“What settings should I use to photograph the aurora?” is a question often asked by new aurora photographers. Unfortunately, there is no easy answer to this question, since auroras continuously change in brightness and structure (often within seconds) over the course of an evening. Therefore, aurora photography in Iceland requires constant alterations to camera settings.
An investment of time is required to learn how to adjust camera settings responsively during night photography. Therefore, I have aimed the following guidance mostly at photographers who already understand basic camera operation. The information is based purely on my own experience of what has (and hasn’t) worked for me for aurora photography in Iceland. Other people may have different opinions, and the best settings will also vary according to the specifications of your own equipment. However, the information below should provide a good basis from which to get started. If you require more specific expert advice on aurora photography then I recommend booking a professional aurora tour in Iceland. A quick internet search will reveal tour sites. They should be able to offer one-to-one tuition for you. For more general guidance on aurora-watching in Iceland please visit practical advice on how to see the northern lights in Iceland.
Click on one of the questions below to find the relevant information:
I strongly recommend the following:
Consider removing the neck strap (and anything else loose) from your camera, as it will move around in the wind and may cause shake that will blur your images.
Cover the view finder to reduce light getting into the camera. Many DSLRs provide a handy rubber piece to fit over the viewfinder. Don't forget to attach it! Or just use some tape.
Remove any filters from the front of your lens. They will cause horrible distortions (rings) on your images.
Dim the brightness of the LCD screen on the back of your camera. This will both protect your night vision and help you to prevent under-exposure when gauging image brightness from the back of the camera (though I strongly recommend learning about, and using, histograms to evaluate your exposures in the field).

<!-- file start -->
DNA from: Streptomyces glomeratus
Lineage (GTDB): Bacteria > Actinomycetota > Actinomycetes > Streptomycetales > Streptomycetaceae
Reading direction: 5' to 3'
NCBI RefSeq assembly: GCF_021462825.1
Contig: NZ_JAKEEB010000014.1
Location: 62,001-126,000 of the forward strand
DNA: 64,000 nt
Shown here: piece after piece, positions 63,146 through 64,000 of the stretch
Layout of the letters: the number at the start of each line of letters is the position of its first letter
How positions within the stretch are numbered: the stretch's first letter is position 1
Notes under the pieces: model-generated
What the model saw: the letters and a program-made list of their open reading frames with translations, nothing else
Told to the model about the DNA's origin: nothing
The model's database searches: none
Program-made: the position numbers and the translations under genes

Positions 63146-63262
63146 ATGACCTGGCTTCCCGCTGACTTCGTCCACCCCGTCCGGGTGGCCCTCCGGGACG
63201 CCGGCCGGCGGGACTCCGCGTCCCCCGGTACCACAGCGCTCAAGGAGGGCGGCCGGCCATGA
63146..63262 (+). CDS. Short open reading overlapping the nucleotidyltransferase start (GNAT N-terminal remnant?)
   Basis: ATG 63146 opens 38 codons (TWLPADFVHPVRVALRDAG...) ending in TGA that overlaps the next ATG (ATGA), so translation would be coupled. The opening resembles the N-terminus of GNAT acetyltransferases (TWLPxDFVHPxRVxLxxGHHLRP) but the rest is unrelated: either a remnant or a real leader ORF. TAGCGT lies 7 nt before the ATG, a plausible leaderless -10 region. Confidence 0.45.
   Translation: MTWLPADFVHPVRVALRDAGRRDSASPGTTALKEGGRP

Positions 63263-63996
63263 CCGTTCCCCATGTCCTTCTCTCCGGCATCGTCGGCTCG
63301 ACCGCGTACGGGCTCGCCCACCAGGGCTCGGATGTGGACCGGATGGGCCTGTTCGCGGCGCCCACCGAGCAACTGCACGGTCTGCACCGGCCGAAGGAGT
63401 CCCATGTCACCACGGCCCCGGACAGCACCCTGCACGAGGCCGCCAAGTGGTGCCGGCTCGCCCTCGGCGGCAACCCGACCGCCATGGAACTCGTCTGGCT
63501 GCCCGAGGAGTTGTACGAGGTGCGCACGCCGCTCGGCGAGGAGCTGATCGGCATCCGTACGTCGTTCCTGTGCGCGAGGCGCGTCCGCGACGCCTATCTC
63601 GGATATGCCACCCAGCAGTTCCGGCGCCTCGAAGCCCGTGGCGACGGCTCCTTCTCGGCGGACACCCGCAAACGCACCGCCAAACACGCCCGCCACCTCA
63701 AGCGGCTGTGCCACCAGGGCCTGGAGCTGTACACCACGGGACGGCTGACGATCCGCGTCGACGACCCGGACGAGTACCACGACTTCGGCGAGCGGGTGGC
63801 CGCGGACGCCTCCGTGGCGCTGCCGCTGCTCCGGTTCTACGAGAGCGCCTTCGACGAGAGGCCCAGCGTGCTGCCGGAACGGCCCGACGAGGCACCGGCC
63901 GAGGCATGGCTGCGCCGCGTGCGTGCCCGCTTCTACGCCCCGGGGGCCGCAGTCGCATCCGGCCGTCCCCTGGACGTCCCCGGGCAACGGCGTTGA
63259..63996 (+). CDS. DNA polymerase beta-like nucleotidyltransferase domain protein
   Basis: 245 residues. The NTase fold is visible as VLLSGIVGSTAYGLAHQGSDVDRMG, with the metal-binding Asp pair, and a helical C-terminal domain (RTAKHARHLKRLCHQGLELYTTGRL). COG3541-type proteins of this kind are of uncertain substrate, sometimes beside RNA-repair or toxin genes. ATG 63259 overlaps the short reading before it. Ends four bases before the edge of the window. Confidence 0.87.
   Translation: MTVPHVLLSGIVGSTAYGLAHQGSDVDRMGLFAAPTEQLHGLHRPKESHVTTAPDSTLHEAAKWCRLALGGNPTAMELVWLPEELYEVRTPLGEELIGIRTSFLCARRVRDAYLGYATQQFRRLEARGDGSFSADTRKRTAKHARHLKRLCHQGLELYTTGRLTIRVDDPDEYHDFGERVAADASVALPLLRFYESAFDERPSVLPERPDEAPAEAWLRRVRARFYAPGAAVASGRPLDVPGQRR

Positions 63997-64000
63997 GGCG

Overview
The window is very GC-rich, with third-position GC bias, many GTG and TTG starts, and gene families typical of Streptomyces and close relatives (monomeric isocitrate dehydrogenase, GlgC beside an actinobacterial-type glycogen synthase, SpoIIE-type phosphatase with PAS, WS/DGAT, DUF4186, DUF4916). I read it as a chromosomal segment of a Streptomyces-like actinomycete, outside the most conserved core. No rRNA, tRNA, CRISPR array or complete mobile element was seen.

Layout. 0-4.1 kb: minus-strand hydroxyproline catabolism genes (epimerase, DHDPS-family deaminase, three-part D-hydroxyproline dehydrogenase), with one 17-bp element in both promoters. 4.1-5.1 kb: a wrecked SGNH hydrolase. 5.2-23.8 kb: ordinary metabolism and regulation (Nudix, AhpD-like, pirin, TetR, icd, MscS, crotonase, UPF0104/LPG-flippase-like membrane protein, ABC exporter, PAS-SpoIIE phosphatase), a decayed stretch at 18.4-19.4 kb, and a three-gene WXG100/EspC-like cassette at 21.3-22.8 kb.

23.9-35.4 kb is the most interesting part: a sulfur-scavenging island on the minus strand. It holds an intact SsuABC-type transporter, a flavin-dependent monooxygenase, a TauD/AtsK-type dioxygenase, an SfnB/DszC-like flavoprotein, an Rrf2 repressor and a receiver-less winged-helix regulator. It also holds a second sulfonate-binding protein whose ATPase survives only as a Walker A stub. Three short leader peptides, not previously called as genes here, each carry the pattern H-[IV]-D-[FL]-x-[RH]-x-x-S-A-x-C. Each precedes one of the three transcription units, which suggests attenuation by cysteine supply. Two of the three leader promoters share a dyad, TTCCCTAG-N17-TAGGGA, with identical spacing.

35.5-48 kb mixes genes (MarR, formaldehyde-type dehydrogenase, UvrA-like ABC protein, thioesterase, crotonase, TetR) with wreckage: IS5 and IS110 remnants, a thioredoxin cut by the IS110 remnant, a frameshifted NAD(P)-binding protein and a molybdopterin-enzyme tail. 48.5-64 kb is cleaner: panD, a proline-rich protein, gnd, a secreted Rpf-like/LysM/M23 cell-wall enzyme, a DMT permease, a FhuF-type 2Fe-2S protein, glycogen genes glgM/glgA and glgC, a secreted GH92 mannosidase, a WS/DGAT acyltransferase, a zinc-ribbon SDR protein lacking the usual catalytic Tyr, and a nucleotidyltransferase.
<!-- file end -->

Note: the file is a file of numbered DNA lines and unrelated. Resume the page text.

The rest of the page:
You will receive different answers on this depending on: (1) who you ask; (2) what equipment they use (which probably isn't the same as yours); and (3) the circumstances in which they are used to photographing the aurora (someone who photographs distant auroras in the UK will use different settings from those photographing strong, overhead, auroras in Iceland or Norway). Additionally, when shooting auroras at high latitudes then you need to be prepared to alter your settings multiple times over the course of a substorm, and consequently, no single group of settings is universally-appropriate for all auroras. Practice makes perfect and the exact settings you select will also depend on your personal preferences for striking the balance between: (1) freezing the motion of active auroras; and (2) achieving a well-exposed foreground in your image. In practice, there is a trade-off between these two points, unless you are fortunate to have high-end camera equipment allowing lots of light in so that you can do both simultaneously. The following information is intended as a starting point only.
The answer is, as little as is necessary. I use Lightroom to process my own images, and in most cases I limit the adjustments to (sometimes) correcting the white balance (WB), reducing noise, and adding small amounts of saturation, clarity and vibrance. The aim should always be to get as much correct "in camera" as possible, and limit the tweaks needed for processing. I shoot all of my RAW images on "auto WB". Sometimes during processing I adjust the WB slightly, in order to correct the foreground area of the image with regard to light pollution. This is because artificial light often makes clouds, snow and vegetation appear a more orange colour than they actually were when the image was taken.
Personally, I like my aurora photographs to represent as closely as possible what I saw with my naked eye, while accepting that a camera will always capture a more intense overall appearance due to its longer exposure time. One limitation in this regard, is that humans vary in how sensitive their eyes are at perceiving the colours of the aurora. Thus, while I could process a photograph to look similar to what I saw with my eyes, this may not reflect what the person standing next to me saw with their own eyes.
Good luck, be safe, and remember to look up from your camera regularly and watch the aurora with your eyes. This is particularly important when the aurora is dancing across the sky - the photograph will never be as good as what you see and keep forever in your memory, trust me.